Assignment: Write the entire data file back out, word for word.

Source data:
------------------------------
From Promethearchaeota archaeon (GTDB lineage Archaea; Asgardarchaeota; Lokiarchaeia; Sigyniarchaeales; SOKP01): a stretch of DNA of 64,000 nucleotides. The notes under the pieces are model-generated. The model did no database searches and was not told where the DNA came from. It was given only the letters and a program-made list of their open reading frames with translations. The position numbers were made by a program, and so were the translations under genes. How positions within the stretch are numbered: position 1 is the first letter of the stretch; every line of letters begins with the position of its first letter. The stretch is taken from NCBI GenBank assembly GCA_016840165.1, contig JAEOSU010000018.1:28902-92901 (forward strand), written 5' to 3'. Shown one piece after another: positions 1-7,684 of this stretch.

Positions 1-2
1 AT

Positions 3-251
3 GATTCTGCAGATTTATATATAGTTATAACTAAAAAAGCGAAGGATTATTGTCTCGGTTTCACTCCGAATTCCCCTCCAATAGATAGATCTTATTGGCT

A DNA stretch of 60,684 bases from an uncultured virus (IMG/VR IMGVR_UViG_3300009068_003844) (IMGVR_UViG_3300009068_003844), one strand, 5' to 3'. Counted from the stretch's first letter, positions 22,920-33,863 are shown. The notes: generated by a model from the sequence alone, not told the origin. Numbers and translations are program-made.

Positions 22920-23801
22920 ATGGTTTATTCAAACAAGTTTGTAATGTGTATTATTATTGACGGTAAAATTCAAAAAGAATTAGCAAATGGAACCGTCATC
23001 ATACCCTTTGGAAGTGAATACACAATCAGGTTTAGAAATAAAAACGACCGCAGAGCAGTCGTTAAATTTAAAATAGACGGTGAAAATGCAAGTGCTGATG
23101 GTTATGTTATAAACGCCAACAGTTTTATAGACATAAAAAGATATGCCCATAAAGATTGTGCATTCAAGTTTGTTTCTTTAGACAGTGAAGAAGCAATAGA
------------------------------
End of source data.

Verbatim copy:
From Promethearchaeota archaeon (GTDB lineage Archaea; Asgardarchaeota; Lokiarchaeia; Sigyniarchaeales; SOKP01): a stretch of DNA of 64,000 nucleotides. The notes under the pieces are model-generated. The model did no database searches and was not told where the DNA came from. It was given only the letters and a program-made list of their open reading frames with translations. The position numbers were made by a program, and so were the translations under genes. How positions within the stretch are numbered: position 1 is the first letter of the stretch; every line of letters begins with the position of its first letter. The stretch is taken from NCBI GenBank assembly GCA_016840165.1, contig JAEOSU010000018.1:28902-92901 (forward strand), written 5' to 3'. Shown one piece after another: positions 1-7,684 of this stretch.

Positions 1-2
1 AT

Positions 3-251
3 GATTCTGCAGATTTATATATAGTTATAACTAAAAAAGCGAAGGATTATTGTCTCGGTTTCACTCCGAATTCCCCTCCAATAGATAGATCTTATTGGCT

A DNA stretch of 60,684 bases from an uncultured virus (IMG/VR IMGVR_UViG_3300009068_003844) (IMGVR_UViG_3300009068_003844), one strand, 5' to 3'. Counted from the stretch's first letter, positions 22,920-33,863 are shown. The notes: generated by a model from the sequence alone, not told the origin. Numbers and translations are program-made.

Positions 22920-23801
22920 ATGGTTTATTCAAACAAGTTTGTAATGTGTATTATTATTGACGGTAAAATTCAAAAAGAATTAGCAAATGGAACCGTCATC
23001 ATACCCTTTGGAAGTGAATACACAATCAGGTTTAGAAATAAAAACGACCGCAGAGCAGTCGTTAAATTTAAAATAGACGGTGAAAATGCAAGTGCTGATG
23101 GTTATGTTATAAACGCCAACAGTTTTATAGACATAAAAAGATATGCCCATAAAGATTGTGCATTCAAGTTTGTTTCTTTAGACAGTGAAGAAGCAATAGA